The dividend increases have averaged 53% across the six existing bumps, including a 17% boost on the heels of the ghastly market trends in 2022. Free cash flows look a little soft right now due to Universal Display's mid-2023 buyout of 550 OLED patents from German science and materials giant Merck KGaA. That deal made a $66 million dent in Universal Display's cash flows in last year's second quarter, but the cash profits are already trending upward again.

On top of Universal Display's top-quality dividend policy, the company is poised to make a mint in a stabilizing economy, as consumers start looking for new phones and high-end TV sets again. Furthermore, the company's target market should expand significantly in the coming years thanks to upgraded manufacturing processes, wider availability of OLED-based lighting panels, and new categories of electronics getting the power-sipping OLED upgrade.

These catalysts should send Universal Display's stalled price chart higher in the coming years. The time to buy is now, before that potential hockey-stick moment plays out. Universal Display's increasingly generous dividends may never be this affordable again.

This chip stock is increasing its dividend every quarter

Billy Duberstein(Microchip): AI-related chip and equipment stocks are rocketing to all-time highs. However, industrial and auto-related chips, which had been resilient throughout 2022 and for much of 2023, are now entering their post-pandemic correction. So that part of the market may be a good place to look for dividend tech stocks.

Microcontroller and analog chipmaker Microchip just preannounced its December-ended quarter, indicating that revenue would be down 22%, as opposed to its November guidance of down 15% to 20%. Management indicated the shortfall was due to a combination of customers cutting back inventory in response to a weakening demand environment, as well as some extended holiday shutdowns, which caused some shipments to move from the December-ended quarter to the March-ended quarter.

The strange thing is that the day after that announcement, Microchip's stock was actually up. When a chip stock doesn't go down or actually goes up on bad news, it usually means investors think it is nearing the bottom of the current cycle.

Despite the cyclicality that all chip companies experience, Microchip is fast becoming a high-margin blue chip name, so to speak, ever since it hit its target leverage a couple of years ago. That milestone came after five years of paying down the debt stemming from its huge 2018 Microsemi acquisition. But since hitting its leverage target, the company has turned to steadily ramping share repurchases and dividends, not just every year, but every quarter.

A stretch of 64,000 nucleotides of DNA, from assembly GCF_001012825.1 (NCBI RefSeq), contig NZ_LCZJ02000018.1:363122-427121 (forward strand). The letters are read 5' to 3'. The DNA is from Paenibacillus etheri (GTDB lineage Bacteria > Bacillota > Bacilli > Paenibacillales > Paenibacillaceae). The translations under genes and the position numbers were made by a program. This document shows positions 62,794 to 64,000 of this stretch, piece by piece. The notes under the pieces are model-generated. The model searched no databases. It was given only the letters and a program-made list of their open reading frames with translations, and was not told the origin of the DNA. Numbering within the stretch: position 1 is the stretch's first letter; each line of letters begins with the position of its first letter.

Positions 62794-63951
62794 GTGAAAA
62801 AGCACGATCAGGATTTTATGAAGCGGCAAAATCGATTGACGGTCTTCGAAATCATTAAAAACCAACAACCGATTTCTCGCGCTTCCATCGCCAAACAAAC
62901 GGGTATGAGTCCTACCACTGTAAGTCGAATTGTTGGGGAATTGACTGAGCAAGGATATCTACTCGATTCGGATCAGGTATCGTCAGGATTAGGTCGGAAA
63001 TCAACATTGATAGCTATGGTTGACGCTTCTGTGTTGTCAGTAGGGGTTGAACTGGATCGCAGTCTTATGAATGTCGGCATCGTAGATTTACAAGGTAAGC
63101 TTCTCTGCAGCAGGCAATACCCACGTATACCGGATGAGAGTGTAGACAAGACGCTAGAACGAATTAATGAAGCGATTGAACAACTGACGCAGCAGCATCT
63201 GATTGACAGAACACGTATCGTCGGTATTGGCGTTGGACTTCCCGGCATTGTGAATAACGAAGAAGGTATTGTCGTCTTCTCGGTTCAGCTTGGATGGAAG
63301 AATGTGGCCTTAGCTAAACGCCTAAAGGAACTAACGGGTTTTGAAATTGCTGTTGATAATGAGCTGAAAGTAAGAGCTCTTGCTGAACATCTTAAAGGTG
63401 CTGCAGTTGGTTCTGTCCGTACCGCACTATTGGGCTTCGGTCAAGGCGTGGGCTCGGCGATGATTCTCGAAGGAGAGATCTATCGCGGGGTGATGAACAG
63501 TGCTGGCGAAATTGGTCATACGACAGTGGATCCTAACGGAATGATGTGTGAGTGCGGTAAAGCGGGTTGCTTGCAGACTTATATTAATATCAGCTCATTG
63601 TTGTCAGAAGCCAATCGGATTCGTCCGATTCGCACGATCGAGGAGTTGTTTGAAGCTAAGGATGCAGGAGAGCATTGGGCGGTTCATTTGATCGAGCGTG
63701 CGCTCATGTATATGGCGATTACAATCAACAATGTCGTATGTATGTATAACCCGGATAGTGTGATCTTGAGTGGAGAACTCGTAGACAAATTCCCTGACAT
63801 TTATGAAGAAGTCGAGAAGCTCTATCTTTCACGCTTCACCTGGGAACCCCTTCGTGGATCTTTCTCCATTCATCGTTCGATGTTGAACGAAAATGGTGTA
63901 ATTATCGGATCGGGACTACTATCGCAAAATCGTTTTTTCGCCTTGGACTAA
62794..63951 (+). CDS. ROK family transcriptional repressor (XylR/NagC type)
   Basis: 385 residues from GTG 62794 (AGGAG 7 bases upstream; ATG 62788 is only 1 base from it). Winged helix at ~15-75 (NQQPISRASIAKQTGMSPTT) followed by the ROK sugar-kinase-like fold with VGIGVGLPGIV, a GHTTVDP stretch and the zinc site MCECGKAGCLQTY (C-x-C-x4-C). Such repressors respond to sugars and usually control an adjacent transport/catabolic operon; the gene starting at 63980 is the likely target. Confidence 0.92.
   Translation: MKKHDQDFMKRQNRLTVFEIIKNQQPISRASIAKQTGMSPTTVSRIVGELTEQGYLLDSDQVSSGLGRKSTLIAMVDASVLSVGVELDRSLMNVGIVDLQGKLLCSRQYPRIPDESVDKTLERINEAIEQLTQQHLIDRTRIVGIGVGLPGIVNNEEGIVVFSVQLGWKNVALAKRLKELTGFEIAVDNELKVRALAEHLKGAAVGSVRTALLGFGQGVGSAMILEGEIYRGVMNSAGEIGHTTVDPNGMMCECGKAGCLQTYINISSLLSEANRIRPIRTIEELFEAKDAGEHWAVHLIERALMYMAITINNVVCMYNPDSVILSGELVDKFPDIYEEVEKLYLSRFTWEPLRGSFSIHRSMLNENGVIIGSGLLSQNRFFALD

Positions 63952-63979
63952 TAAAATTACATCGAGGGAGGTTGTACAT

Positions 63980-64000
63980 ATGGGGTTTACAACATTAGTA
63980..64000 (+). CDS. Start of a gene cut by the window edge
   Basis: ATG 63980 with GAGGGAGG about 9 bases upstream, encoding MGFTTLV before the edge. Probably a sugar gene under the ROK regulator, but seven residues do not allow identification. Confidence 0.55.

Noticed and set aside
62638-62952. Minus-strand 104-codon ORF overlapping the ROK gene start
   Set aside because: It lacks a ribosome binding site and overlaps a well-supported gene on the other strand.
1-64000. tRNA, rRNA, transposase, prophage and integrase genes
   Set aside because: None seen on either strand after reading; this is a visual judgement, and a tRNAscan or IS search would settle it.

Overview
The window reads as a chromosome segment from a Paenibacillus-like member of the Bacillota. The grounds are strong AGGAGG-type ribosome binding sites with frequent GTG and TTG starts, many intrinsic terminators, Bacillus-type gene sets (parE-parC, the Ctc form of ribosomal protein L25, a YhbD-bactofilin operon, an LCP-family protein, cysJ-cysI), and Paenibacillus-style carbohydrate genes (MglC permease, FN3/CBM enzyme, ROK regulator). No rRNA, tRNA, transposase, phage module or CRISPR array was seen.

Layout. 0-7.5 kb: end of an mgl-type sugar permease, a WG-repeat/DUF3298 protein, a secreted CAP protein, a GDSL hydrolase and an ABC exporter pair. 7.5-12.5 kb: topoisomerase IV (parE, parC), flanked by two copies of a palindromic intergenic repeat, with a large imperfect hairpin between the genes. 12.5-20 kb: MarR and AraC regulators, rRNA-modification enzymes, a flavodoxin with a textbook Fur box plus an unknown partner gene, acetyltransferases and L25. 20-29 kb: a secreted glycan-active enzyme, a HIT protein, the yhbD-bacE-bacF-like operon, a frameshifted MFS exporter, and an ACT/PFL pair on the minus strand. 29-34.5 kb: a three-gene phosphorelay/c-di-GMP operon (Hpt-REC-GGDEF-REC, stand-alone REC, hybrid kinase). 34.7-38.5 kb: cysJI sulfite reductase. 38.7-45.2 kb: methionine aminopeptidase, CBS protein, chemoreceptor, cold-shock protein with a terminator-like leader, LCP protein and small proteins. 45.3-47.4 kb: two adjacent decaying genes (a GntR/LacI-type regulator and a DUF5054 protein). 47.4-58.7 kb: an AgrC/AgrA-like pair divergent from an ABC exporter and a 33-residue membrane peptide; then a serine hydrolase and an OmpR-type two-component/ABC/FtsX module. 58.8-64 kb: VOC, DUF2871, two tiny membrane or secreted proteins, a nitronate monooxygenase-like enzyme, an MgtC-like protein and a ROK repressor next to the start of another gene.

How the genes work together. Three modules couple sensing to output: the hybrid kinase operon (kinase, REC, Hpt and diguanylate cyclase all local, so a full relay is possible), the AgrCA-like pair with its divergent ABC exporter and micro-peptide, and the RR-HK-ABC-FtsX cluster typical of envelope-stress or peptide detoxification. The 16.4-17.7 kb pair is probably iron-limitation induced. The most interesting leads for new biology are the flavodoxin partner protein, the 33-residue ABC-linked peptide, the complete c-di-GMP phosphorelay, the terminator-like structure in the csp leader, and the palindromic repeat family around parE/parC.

The plan is to increase cash returns to shareholders by 500 basis points as a percentage of free cash flow every quarter. In the latest quarter, Microchip returned $562 million to shareholders in dividends and repurchases, a figure that represented 77.5% of the previous quarter's free cash flow. Those cash returns will increase 5 percentage points every quarter until reaching 100% by March of 2025.

That means investors should look for Microchip's current 1.92%-yielding dividend to grow consistently. After all, while the auto and industrial sectors are taking a pause right now, Microchip should be a low-double-digit compounder as autos and industrial equipment utilize more and more chip content every year.

Meanwhile, Microchip's stock trades at a very reasonable 20 times forward earnings estimates, and those estimates should indicate the trough of the cycle. That makes the stock a smart pickup for dividend growth investors in early 2024.

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Anders Bylund has positions in Universal Display. Billy Duberstein has positions in Microchip Technology. His clients may own shares of the companies mentioned. Nicholas Rossolillo has positions in Microchip Technology, Qualcomm, and Universal Display. The Motley Fool has positions in and recommends Qualcomm. The Motley Fool recommends Universal Display. The Motley Fool has a disclosure policy.

Paid Post: Content produced by Motley Fool. The Globe and Mail was not involved, and material was not reviewed prior to publication.